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Blog - Meet the Tagalog

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The “La Bulaquena”, a painting by Juan Luna, depicts a Tagalog lady from the province of Bulacan, wearing the “Baro’t Saya” which is the traditional Tagalog dress.

Tagalog, or Filipino is the official language of the Philippines, and it also refers to the people of the major ethnic group in the Philippines from the majority of the provinces as well as the country’s capital Manila in the main island of Luzon. Tagalogs were the firsts settlers of  Manila when the Spaniards declared Manila as the colony capital in the 16th century. Tagalog came from the word “taga-ilog” which means “people from the river” (literally living along the river). Recently though, the Tagalogs would refer to themselves as Filipinos. They are predominantly Roman Catholics, who are traditionally agriculturists with some few who are engaged in fishing.  During the earlier Spanish era,  majority of the people of the Philippines were called “Moros” and then later on  called “Indios.” The term “Filipino” then referred to people of Spanish ancestry born there.

Almost 30% of the Philipine population are Tagalog-speaking Tagalogs who have unique practices and characteristics. For instance, their language structure reflects strict adherence to politeness and respect, specially to the elderly relatives and non-relatives and those who have prestigeous status in the society. Saying “yes” to an elderly would be said as “opo” (o-po)  instead of just saying “Oo” (oh-oh) to your classmate or your younger sister. The words “po” or “ho” should be interjected in sentences when speaking to your uncle or your teacher, or to someone that you give high regards to like a police official or physician. Like saying “Magandang umaga po!” instead of just plain “Magandang umaga!” , both of which means “Good morning!”.

I (Candice) come from a Tagalog family and I think these are important words that mother should teach her toddler when learning to speak, as this is like a mark of a child raised well from a respectful and dignified family, and not teaching so is somewhat a reflection of bad parenting skills. I remember my Mama reminding me to say “Opo” when speaking to an elder neighbor of ours when I was a kid, and I would always remember with disgust and disgrace some playmates who don’t say “po” when speaking to an elder villager. Now as an adult, I still use po and opo regularly in my conversations with the elders and people deserving respect and politeness .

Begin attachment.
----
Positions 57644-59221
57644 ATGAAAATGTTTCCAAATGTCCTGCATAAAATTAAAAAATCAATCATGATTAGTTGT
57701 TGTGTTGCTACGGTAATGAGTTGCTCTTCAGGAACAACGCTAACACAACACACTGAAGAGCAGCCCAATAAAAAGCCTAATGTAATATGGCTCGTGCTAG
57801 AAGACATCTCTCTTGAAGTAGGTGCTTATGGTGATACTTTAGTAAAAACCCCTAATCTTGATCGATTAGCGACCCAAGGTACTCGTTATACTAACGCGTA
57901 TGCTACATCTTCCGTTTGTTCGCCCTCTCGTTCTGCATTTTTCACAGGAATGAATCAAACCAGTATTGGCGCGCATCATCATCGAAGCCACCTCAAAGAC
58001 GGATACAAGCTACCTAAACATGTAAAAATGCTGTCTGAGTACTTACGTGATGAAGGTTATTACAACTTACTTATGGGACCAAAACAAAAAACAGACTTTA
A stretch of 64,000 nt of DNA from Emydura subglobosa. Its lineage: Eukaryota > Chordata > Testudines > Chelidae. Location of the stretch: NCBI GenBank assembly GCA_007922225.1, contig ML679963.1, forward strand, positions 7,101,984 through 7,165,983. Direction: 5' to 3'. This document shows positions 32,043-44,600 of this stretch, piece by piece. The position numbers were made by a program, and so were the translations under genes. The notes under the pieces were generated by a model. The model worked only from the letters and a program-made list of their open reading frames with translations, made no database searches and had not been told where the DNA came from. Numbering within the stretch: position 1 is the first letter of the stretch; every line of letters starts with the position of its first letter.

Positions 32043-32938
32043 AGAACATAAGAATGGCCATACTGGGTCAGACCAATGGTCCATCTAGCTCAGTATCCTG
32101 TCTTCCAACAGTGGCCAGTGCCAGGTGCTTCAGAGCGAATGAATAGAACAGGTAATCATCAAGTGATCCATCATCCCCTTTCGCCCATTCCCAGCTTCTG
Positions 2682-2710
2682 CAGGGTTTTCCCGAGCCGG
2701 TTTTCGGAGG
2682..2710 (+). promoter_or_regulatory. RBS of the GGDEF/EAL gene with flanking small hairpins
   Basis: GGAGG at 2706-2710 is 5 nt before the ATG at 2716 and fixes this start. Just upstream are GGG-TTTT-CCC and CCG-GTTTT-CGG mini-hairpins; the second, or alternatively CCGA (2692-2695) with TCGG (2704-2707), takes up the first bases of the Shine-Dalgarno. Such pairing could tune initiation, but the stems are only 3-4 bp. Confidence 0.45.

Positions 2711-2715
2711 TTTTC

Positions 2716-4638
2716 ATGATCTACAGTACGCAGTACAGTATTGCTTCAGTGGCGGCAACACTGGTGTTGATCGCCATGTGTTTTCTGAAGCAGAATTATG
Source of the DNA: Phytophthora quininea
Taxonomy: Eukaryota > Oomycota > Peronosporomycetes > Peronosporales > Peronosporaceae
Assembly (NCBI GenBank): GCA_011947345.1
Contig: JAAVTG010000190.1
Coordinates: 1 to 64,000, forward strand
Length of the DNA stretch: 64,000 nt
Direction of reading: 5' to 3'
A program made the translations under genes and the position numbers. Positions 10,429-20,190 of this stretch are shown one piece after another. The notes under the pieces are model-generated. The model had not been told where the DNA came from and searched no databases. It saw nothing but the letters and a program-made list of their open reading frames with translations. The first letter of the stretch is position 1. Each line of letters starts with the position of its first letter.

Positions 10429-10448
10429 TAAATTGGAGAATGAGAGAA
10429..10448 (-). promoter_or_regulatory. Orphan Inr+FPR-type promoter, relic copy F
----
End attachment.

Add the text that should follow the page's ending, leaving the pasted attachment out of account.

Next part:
Though we give high regards to courteous conduct, Tagalogs are also known for bravery and courage as these characteristics were displayed during important historical events. Tagalogs were very active the World War 2 and were the leaders of the Philippine Revolution against the Spanish regime. A number revolutionary heroes who led the Philippines to freedom are mostly of the Tagalog heritage, like the Philippine National hero Jose Rizal, Andress Bonifacio, Emilio Aguinaldo and General Luna, to name a few. Manila and the surrounding Tagalog provinces have played important roles in recent political and economical developments like the People Power Revolution in the 1980’s. Tagalogs are respectful and gentle, alright…but, don’t you mess with a Tagalog!

Courage and bravery of our people are surely fueled with good food as we are also into food preparation and culinary activities. Women of the house are trained early on, spending ample time in the kitchen, preparing sumptuous meals for the family and guests.

As the eldest girl in the family, I was trained (and expected) to be good in the kitchen. My mama would tag me along in the market when I was a little girl, teaching me how to choose fresh meat and seafood and bargain for a good deal, she’d let me help her in the kitchen, chopping vegetables or stirring stews, memorizing by heart the recipes that my grandma passed onto her. She shared some secret tips on how to cook prawns perfectly that would be easy to peel or how not to make the food stick in the pan while cooking. I knew that every detail were important and I am so thankful to have learned these Tagalog culinary stuff that I would pass on to my children as well.

A big display of this attribute would be witnessed during Fiestas and big gatherings and celebrations where the ladies of the house wake up oh-so-early in the morning, go to the market and be busy in the kitchen in meticulously preparing to showcase their best dishes to the guests. Do not typecast us as merely kitchen women though, because Filipina women also hold high and important  positions in the society, both in the government and corporate scenario.

Tagalogs are a unique combination of gentleness, gallantry, and hospitality which are characteristics of the generations that are significantly contributing to the nation’s charm and progress.

Now that you have met the Tagalog, it would be a pleasure to meet you.

(written on June 2013)